The EU was a bystander in relations between Turkey and Cyprus, which deteriorated in 2011 owing to the gas exploration dispute in the Eastern Mediterranean.
The EU would like to see a settlement in Cyprus, integrating the Turkish north into a federal structure, with Turkey co-operating along the way. But it has little leverage over either of the parties: Greek Cypriots are now inside the EU, Turkey’s membership prospects are remote, and the Turkish Cypriots are stuck in the middle. Despite ongoing negotiations between Greeks and Turks in Cyprus, a breakthrough is not in sight. The Turkish position has not changed: no implementation of the 2005 Additional Protocol which would allow Greek Cypriot ships and aircraft into Turkey’s airports and harbours, unless the EU inaugurates direct trade with the north.
In 2011, relations between the EU and Turkey on Cyprus deteriorated because of the gas exploration dispute in the Eastern Mediterranean. Turkey wants Cyprus to discontinue drilling pending a successful outcome of the reunification talks. It is also increasingly concerned about Israel’s relationship with Cyprus. In December 2010, Cyprus and Israel signed an agreement on the delimitation of respective exclusive economic zones. In August, Nicosia awarded an exploration contract to a consortium including US firm Noble Energy and Israeli contractors. In September, Prime Minister Recep Tayyip Erdoğan vowed to send a Turkish exploratory mission escorted the Turkish navy. However, following talks with Barack Obama soon afterwards, he dismissed the military option.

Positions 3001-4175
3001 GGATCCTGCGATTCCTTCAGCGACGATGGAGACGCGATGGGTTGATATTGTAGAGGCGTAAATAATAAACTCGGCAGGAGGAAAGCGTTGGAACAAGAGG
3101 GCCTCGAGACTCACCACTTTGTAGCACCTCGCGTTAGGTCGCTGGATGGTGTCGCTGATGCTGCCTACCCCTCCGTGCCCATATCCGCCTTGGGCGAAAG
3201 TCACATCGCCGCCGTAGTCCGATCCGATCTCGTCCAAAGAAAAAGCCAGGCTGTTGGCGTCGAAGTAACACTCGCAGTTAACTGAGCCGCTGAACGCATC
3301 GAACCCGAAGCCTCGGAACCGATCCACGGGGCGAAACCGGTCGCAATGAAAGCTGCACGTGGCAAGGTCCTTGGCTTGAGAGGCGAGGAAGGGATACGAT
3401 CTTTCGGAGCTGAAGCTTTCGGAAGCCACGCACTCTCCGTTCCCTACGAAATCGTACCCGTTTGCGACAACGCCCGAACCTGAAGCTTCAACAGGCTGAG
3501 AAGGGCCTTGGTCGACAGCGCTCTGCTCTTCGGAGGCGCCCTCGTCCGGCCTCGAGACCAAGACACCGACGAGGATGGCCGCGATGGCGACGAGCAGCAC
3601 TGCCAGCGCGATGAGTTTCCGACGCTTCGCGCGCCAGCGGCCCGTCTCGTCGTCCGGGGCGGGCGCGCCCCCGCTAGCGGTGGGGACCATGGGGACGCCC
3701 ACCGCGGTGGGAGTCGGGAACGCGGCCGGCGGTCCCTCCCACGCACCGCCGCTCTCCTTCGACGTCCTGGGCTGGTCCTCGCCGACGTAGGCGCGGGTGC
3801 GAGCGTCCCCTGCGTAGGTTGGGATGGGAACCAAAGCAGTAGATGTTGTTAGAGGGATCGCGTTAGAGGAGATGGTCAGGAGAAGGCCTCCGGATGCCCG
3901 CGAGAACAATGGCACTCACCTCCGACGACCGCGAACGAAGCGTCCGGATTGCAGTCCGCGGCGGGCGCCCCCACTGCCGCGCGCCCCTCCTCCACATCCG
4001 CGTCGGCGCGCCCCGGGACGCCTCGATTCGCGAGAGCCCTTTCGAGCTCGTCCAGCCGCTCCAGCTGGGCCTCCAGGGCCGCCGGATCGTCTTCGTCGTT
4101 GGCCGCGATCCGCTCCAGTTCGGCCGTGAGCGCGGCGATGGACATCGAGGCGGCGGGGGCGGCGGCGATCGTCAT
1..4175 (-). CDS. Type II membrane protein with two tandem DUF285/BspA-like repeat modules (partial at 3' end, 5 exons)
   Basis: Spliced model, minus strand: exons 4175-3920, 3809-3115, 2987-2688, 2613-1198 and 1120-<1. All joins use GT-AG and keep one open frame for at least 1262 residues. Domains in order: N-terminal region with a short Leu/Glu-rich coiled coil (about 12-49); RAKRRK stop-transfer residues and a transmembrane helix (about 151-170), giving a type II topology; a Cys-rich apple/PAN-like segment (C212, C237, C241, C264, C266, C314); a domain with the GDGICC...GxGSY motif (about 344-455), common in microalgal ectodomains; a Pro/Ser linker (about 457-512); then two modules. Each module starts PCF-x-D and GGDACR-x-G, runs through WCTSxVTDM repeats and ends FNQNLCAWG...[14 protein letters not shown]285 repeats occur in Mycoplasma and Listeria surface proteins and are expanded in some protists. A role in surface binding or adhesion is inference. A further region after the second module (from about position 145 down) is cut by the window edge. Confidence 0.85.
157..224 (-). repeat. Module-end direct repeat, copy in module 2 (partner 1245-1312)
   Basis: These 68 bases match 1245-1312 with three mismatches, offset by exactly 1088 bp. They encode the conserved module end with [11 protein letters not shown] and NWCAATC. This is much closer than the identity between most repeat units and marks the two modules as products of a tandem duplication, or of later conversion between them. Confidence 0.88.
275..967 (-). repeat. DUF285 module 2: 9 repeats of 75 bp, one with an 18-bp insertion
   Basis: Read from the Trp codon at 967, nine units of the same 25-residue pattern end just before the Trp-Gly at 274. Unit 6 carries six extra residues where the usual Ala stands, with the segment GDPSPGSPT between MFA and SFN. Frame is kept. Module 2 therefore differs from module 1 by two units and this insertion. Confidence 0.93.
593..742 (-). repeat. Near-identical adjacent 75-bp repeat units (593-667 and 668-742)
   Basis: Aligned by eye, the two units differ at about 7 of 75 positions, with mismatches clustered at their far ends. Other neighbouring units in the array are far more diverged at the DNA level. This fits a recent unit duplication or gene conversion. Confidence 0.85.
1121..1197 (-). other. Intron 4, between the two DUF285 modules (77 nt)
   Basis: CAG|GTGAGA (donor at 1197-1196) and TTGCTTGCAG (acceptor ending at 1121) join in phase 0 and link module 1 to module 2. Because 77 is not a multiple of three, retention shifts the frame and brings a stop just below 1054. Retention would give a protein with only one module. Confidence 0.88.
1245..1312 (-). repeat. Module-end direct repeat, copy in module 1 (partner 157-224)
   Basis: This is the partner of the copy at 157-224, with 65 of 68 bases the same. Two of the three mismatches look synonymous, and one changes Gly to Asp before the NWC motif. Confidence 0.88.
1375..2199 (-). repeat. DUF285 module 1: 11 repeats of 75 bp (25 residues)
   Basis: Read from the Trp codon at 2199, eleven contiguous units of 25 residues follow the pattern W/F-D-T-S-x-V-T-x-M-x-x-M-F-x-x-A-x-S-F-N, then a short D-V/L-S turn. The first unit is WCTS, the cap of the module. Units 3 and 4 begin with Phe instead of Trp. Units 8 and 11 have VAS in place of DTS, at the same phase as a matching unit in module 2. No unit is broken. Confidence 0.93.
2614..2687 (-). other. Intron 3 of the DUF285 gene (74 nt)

EU member states remained mostly passive: only France and Germany could be said to have made any effort at all to mediate between Nicosia and Ankara.Turkey’s assertiveness made Greece side with Cyprus in this dispute and deepen military co-operation with Israel. The entanglement of the Cypriot problem with Turkey–Israel tensions constrains the EU’s policy. Turkey has threatened to freeze relations with the EU in July–December 2012 when Cyprus assumes the EU presidency as planned. But in December, Turkey’s Minister for EU Affairs, Egemen Bağış, softened the position: while Turkey will boycott the European Council, it will maintain relations with the European Commission and the European Parliament.